...November 19, 2010, the planned mission was for 12 months. FASTSAT, developed by Dynetics in partnership with NASA’s Marshall Space Flight Center (MSFC) and the Von Braun Center for Science and Innovation (VCSI), has exceeded expectations and completed 17 months of mission operations on orbit, demonstrating capabilities of an affordable ESPA class satellite.
The mission has been extended through at least October of 2012. An experienced, co-located Huntsville team developed, integrated, tested, and certified FASTSAT for flight in 15 months using an innovative business model and tailored processes. “This project has validated the commercial/government partnership, leveraging the resources and capabilities of Dynetics and the expertise of Marshall Space Flight Center,” said Steve Cook, Dynetics director of space technologies.
FASTSAT-HSV01 was launched on a Minotaur IV rocket as part of the Department of Defense Space Test Program (DoD STP)-S26 flight. FASTSAT-HSV01 provided access to space for six payloads raising the technology readiness level and providing scientific data in less than two years. The mission operations center for FASTSAT was established at NASA’s Marshall Space Flight Center where all spacecraft commanding and data processing is performed. FASTSAT accomplishments on orbit over the past 17 months include the following:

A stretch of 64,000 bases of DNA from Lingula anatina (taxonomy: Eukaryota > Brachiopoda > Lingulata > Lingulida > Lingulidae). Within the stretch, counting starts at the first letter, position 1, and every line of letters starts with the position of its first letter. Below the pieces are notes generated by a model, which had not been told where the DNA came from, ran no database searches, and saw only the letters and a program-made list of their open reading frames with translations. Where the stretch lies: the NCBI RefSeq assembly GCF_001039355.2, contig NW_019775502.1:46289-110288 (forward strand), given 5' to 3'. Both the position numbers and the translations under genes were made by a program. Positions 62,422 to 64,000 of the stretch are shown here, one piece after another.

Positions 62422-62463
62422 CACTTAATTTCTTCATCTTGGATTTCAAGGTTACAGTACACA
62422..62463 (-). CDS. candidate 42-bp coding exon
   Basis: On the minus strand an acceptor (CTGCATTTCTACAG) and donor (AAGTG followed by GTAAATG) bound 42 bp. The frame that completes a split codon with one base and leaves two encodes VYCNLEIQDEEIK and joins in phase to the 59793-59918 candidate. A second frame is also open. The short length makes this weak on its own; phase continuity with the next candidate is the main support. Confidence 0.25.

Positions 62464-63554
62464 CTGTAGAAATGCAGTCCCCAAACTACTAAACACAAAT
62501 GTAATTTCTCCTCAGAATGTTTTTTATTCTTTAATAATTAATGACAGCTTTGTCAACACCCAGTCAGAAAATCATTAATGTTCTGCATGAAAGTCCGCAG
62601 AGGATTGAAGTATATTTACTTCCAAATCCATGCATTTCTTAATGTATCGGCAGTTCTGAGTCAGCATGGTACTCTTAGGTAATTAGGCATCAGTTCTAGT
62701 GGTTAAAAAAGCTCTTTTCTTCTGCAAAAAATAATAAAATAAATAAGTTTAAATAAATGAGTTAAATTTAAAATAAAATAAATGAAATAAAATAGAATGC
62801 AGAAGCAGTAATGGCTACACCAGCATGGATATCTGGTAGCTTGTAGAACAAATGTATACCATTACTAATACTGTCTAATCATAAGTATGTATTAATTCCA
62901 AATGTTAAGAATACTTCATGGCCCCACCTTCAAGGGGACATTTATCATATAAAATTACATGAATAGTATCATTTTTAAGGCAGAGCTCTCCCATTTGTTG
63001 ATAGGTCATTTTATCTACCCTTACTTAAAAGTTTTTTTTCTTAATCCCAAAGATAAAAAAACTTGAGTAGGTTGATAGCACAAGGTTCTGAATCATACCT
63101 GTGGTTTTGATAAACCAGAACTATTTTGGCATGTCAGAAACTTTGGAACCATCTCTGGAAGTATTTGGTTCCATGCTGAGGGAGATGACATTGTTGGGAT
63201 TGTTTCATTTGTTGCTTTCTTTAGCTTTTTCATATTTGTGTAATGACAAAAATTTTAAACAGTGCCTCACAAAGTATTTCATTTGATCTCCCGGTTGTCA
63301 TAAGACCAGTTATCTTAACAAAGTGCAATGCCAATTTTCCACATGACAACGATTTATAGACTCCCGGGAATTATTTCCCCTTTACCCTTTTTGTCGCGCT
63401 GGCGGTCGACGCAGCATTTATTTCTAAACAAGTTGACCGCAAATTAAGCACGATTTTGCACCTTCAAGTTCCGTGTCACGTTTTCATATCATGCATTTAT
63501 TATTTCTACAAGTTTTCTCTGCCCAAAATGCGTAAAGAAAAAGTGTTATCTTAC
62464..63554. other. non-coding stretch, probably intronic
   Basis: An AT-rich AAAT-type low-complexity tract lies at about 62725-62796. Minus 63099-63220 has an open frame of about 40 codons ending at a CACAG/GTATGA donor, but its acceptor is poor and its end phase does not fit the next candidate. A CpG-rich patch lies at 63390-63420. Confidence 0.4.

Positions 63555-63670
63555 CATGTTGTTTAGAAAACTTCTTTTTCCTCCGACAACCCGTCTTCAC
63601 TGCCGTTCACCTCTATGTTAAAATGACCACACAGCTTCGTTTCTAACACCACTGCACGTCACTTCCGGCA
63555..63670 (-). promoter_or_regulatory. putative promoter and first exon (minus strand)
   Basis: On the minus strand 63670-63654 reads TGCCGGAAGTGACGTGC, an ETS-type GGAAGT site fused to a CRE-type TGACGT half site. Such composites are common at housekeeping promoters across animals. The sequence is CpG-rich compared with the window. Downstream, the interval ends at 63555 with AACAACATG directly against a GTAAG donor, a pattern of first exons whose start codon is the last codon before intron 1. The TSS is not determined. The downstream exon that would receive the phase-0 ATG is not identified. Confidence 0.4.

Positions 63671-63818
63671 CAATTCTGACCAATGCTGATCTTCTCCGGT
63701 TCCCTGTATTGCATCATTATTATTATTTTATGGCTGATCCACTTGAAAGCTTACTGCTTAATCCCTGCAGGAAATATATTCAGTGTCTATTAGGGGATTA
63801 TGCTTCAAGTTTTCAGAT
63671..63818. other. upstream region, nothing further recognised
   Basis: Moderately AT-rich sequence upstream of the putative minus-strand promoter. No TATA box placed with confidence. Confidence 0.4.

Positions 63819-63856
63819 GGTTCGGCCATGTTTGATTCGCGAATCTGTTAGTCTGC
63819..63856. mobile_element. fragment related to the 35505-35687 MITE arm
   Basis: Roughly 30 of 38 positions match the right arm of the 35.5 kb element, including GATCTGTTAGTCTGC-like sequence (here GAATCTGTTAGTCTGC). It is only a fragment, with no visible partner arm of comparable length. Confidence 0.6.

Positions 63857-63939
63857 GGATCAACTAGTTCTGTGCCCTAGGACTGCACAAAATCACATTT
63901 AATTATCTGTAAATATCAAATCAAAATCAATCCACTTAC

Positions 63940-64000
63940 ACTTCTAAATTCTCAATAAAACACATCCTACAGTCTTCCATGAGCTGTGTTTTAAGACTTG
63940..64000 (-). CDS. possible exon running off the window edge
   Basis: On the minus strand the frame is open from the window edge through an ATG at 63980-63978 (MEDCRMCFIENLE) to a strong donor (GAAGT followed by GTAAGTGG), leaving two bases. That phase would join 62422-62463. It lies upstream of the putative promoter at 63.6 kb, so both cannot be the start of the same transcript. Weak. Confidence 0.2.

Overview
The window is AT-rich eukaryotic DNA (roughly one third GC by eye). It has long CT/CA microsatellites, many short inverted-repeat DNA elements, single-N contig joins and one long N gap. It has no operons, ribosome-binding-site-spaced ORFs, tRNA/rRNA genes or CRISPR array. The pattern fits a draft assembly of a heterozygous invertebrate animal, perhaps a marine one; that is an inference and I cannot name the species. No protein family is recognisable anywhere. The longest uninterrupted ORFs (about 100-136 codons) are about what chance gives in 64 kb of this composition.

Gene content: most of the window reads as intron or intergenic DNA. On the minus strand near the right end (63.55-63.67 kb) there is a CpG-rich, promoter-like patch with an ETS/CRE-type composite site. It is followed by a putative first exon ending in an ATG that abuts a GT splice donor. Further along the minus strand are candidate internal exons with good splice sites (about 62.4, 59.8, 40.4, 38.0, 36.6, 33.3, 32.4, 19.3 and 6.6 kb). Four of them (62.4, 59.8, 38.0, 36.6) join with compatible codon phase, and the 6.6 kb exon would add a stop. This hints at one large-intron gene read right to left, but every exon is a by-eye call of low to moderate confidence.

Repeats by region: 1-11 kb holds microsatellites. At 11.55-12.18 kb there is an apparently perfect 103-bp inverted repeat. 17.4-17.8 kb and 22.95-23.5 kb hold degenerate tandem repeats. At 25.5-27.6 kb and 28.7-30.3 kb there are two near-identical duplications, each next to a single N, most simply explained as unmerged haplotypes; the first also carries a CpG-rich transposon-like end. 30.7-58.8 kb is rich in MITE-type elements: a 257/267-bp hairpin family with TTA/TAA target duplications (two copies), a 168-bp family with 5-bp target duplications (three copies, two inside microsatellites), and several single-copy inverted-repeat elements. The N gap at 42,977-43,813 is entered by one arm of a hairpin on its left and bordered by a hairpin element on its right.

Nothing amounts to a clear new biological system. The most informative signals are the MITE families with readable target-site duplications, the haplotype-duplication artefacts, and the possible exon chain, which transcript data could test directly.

- Achieved nominal spacecraft operations for all subsystems by Day 7
- Completed payload hardware checkout Day 10
- Became first ESPA spacecraft to launch CubeSat on-orbit (Nanosail-D) Day 59
- In first 6 months, achieved comprehensive success for PISA, MINI-ME and threshold success for TTI, MST and TDS
- Providing continuous science operations for MINI-ME and PISA MINI-ME, PISA and TTI are three atmospheric instruments built at NASA’s Goddard Space Flight Center in Greenbelt, Md., in partnership with the U.S. Naval Academy in Annapolis, Maryland
The TTI was designed to measure spacecraft drag and other flight characteristics. It remotely measures the temperature of the upper most region of Earth's atmosphere or "thermosphere." The MINI-ME, a low-energy neutral atom imager, detects neutral atoms formed in the plasma population of the Earth’s outer atmosphere to improve global space weather prediction. The PISA is a device that tests a new measurement technique for the type and density of thermal electrons in the ionosphere that can interfere with radio-based communications and navigation. PISA represents a new technique for understanding the environment of charged gas, or "plasma" around a spacecraft.
The Dynetics team played a major role in the rapid spacecraft development including procurement, manufacturing, assembly, integration and test and ground operations, as well as significant engineering support for avionics, communications, software and mission operations. FASTSAT-HSV01 has a NASA certificate of flight readiness (COFR) issued by NASA MSFC. MSFC played a critical role in spacecraft engineering, environmental testing, safety and mission assurance.